Which Routine Cancer Screenings Should Women Have and When?
We continually hear that preventative efforts and early detection is the recipe for success when it comes to living a prolonged and healthy life. So, which routine screenings are most necessary for women, and at what age?
- The American Cancer Society recommends yearly mammograms beginning at age 40.
- Clinical breast exams (a physical examination of your breasts by a health professional such as a doctor or nurse) should occur about every 3 years for women in their 20s and 30s. For women over the age of 40, clinical breast exams should be performed annually.
Cervical and Uterine Screenings:
- Cervical cancer screenings should begin at age 21. They should not be performed on women who have had their cervix removed, or women under the age of 21.
- Women 21 and older should have a pap test at least once every 3 years.
- All women should visit their gynecologist annually – your gynecologist will help prioritize screenings and their frequencies.
- Uterine-specific screenings are not common, but some women may have yearly biopsies because of a specific condition or health history.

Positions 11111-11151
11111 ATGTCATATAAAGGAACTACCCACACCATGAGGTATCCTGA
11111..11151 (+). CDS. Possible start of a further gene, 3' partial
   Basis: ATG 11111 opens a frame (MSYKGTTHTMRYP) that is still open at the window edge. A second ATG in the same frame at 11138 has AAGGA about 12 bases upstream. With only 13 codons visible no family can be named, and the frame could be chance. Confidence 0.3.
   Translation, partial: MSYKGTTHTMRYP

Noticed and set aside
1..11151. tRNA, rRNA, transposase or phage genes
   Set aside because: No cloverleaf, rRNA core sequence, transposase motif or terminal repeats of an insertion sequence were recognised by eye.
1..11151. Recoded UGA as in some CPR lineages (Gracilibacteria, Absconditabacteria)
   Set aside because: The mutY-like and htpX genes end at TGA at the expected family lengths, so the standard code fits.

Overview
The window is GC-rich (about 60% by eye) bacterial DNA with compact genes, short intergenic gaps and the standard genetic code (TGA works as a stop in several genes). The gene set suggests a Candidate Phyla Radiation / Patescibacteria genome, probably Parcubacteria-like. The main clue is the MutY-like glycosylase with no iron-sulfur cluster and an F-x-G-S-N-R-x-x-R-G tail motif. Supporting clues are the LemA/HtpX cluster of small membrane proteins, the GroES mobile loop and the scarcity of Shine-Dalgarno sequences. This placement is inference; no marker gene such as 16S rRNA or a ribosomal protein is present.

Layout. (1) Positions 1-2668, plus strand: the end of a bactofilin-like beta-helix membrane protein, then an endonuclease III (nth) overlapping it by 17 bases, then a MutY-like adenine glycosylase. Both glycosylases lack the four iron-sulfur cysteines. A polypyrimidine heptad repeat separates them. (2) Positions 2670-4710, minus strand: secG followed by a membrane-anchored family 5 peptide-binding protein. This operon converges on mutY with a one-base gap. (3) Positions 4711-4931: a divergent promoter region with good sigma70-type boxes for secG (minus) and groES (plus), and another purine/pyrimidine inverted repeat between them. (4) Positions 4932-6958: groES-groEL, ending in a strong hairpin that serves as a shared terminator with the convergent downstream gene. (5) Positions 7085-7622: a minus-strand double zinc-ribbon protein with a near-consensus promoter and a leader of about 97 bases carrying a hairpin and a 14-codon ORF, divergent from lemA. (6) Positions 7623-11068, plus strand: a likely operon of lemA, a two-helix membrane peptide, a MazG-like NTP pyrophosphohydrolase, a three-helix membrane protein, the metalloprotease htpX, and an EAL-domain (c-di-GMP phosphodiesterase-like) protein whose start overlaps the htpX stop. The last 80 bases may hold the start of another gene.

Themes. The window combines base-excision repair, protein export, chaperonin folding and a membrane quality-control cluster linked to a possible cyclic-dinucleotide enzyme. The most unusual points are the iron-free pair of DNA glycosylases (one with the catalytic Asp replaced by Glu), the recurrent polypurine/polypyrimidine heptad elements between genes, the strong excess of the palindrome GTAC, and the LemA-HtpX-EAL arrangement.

Colon and Stool Screenings:
- Your primary physician will likely recommend that colon and stool screenings begin at age 50. Various types of screenings include colonoscopies, fecal occult blood tests, and sigmoidoscopies. Many of these screenings are dependent upon the results of one another, and your doctor can provide you with necessary frequency. Everyone is different, and findings vary per patient – putting some patients at a higher risk than others.
In addition to routine screenings, be in touch with your body; know how things look and feel, and if something seems abnormal speak up! Telling your health care provider everything is another important step in preventative care!